August 2017


During the last two days of July the weather had been uncertain.

Sunshine and rain alternated on Sunday,

with a sudden unexpected downpour towards evening.

I went out looking for Brunie during this heavy rainfall,

sheltering under an umbrella,

but I was nonetheless soaked to the skin.

There was no sign of cat Brunie.

Going indoors, I vested myself in a mackintosh

and  put on my garden shoes.

The rain had abated somewhat

when Brunie emerged from her hiding place.

Her fur was not very wet as the top layer of fur

serves as a barrier, rather like a raincoat.

The same could not be said of my clothes !

Most of them had to go into the tumble dryer

for an hour ... while my sandals dried close to the boiler...




Tuesday 1st August

The herring gulls are coming later for food,

so I am not awoken by their raucous cries.

One of them comes very close to me

when I scatter the broken bread,

watching me with a side-ways glance.

The moulting black-headed gulls keep their distance.

No sooner had I fed the birds than it began to rain....AGAIN !


Our apple-trees are already full of fruit,

rather earlier than usual.

I asked Dave, our gardener, to cut down

the wonderfully wild areas

around the trees, which he did.

Now we can see the fruit, and the magpies

can search for possible food amid the cut grass.

The rest of the meadow remains wild and free.


2nd August

        A shield-bug rescued from Brunie’s water bowl

 3rd August

It is now early afternoon and the rain

falls steadily on our lovely garden.

Dave worked quietly and thoughtfully this morning

among the flower-beds, weeding where necessary.

I was able to carry the shield-bug outside

before the rain began, and watched it hasten up

a flower-stalk and disappear.


5th August

The rain started falling steadily at the end of the morning.

By that time Brunie and I had come in from the garden.

On our return journey I had examined the fig tree

nearest the ramp and discovered much ripe fruit.

Some was picked, washed and eaten

by Sister Monica and I. We are the only nuns

who have lived in countries where fig trees flourish

and so we really appreciate the ripe figs !



 11th August

At our optional meetings before Vespers

we have been reading “THE MILLER’S TALE

And Other Parables” by Margaret Silf.

The Introduction begins thus:

“ The Word of God in sacred scripture

has two sisters - an older one and a younger sister.

The older sister is older than the hills.

She is the created world in which we live

and move have our being.

The younger sister is as young as this morning.

She is our own personal,

everyday experience of life as we are

living in the here and now.”


The following text comes from the back cover of the book.

“Today, no less then in Jesus’ day,

everyday incidents can show us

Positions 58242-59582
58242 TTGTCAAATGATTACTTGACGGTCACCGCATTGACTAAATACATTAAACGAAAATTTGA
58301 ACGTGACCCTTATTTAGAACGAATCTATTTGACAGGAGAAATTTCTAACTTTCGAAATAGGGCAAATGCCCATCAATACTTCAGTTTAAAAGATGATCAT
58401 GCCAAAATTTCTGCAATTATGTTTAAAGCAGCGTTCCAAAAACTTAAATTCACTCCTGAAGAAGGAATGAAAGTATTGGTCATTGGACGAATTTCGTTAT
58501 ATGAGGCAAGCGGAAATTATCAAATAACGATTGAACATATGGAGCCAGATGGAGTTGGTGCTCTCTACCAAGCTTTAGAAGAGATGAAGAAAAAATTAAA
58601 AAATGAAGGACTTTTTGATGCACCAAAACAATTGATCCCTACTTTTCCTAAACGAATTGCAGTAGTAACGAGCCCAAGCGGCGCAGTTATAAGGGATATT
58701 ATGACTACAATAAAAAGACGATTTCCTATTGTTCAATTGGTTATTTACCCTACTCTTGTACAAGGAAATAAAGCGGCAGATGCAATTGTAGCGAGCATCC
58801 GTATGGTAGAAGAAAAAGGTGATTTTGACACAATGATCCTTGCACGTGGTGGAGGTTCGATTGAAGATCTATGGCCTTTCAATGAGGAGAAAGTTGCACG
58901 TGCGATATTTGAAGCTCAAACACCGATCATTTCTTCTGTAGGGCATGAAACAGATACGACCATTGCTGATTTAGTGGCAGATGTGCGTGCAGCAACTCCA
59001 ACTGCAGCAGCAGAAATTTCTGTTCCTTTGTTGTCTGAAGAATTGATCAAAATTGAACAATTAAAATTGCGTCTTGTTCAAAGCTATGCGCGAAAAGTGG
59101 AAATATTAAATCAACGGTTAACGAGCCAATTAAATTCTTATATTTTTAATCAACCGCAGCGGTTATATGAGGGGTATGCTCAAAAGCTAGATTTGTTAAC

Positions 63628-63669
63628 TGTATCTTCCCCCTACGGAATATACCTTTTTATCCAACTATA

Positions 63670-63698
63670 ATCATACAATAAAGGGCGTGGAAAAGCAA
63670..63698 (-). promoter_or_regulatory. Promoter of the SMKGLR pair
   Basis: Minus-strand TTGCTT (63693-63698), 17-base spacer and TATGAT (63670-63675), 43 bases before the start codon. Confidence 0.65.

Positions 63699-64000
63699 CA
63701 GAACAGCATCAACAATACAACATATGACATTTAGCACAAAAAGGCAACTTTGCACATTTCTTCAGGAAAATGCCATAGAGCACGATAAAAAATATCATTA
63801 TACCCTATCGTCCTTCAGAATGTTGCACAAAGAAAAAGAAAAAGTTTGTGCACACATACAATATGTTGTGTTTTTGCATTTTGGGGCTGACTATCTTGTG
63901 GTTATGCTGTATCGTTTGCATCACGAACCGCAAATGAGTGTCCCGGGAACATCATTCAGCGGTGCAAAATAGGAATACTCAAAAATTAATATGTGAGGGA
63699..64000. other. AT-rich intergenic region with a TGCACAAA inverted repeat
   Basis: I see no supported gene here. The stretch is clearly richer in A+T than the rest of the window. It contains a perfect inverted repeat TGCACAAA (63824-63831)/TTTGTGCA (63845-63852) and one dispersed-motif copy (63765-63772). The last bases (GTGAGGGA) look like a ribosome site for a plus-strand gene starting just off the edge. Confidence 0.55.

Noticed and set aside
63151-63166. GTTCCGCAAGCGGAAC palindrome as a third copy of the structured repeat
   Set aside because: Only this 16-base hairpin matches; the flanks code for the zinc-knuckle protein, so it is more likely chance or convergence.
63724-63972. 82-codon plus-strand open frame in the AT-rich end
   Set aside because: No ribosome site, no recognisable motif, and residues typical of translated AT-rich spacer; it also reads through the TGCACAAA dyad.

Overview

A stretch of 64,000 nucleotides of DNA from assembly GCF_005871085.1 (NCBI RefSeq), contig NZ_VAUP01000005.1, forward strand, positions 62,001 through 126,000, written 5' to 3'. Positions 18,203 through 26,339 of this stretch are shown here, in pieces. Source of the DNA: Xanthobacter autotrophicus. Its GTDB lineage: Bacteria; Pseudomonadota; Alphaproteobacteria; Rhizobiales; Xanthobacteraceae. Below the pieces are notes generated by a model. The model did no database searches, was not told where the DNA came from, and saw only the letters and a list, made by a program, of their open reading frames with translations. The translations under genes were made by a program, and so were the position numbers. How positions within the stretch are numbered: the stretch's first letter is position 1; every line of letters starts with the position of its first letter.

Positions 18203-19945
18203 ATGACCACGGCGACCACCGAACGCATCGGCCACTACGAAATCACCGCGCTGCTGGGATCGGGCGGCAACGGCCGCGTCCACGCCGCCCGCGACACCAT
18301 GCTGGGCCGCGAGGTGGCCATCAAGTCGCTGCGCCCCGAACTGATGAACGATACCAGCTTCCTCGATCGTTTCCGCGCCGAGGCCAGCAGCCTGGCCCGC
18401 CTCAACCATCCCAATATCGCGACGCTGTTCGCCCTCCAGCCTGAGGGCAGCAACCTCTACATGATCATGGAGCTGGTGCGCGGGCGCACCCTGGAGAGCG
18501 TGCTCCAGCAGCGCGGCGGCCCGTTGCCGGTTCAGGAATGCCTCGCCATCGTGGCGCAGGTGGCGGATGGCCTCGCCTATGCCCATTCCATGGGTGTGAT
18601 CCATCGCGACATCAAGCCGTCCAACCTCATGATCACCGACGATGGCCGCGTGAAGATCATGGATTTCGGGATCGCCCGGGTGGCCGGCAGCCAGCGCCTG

what the Kingdom of God is like ....

ordinary experience reveals shafts of God’s mystery,

tracing creation’s story,

from original blessing, through brokenness and restoration...”


 15th August

We celebrated the Assumption of Our Lady today.

The basic narrative comes from a vision in

The Book of Revelation, chapter 12.

“Now a great sign appeared in heaven:

a woman, robed with the sun, standing on the moon,

and on her head a crown of twelve stars.

She was pregnant, and in labour,

crying aloud in the pangs of childbirth.

Then a second sign appeared in the sky:

there was a huge red dragon with seven heads

and ten horns , and each of the seven heads

crowned with a coronet.

Its tail swept a third of the stars

from the sky and hurled them to the ground,

and the dragon stopped in front of the woman

as she was at the point of giving birth,

so that he could eat the child as soon as it was born.

The woman was delivered of a boy ....

and the child was taken straight to God and to his throne,

while the woman escaped into the desert,

where God had prepared a place for her

to be looked after for 1200 and 60 days....”


A footnote in the New Jerusalem Bible of 1985

links this vision with the Book of Genesis.


We think that the text may have been influenced by the contemporary

situation in Rome at the time, and thus had a political slant.



 Purple Clematis - 15th August 2017


18th August

The seasons seem to have changed.

August is full of April showers,

which are accompanied by restless wind.

Autumn toadstools are emerging amid the grass.

Some apples are already edible it seems, 

while blackberries are glowing with light

in every little segment.

The damsons in an adjacent garden

are partly sweet and partly sour ....

perhaps somewhat like us !


23rd  August

The work on our cloister - that is repair and decorating -

has now been completed.

All the pictures have been put in their proper places,

and the cleaning of the floor and dusting has commenced.

We have always been fortunate with our

kind builders and painters and remember them

with gratitude.

Later today the many potted plants will be

restored there  - and watered !



Cyclamen growing in our garden


25th August

We have a had a mini-heat wave recently.

Brunie has spent the hot afternoons

in the shade of her chosen bushes -

not hiding like Adam and Eve -

but simply resting in that cooler place.

She usually ventures forth when I call her.

The above photograph comes from that area.


 I would like to conclude the Month of August

with another quotation from

‘The Miller’s Tale” by Margaret Silf

from the section called “The Song of the Wheat.”

“My waking was out of a deep sleeping,

deeper than memory, more distant than hope.

An impulse of love shocked me into life.

A shaft of warmth dissolved me into being.

There was a birth struggle.

My living energy was surrounded

by the clay of the fields, wet with winter, and cold.

No easy yielding, but a hard coming to be.

Yet the outcome of the struggle was never in doubt,

for I knew that life was on my side.

I could feel it in every fibre of my being.”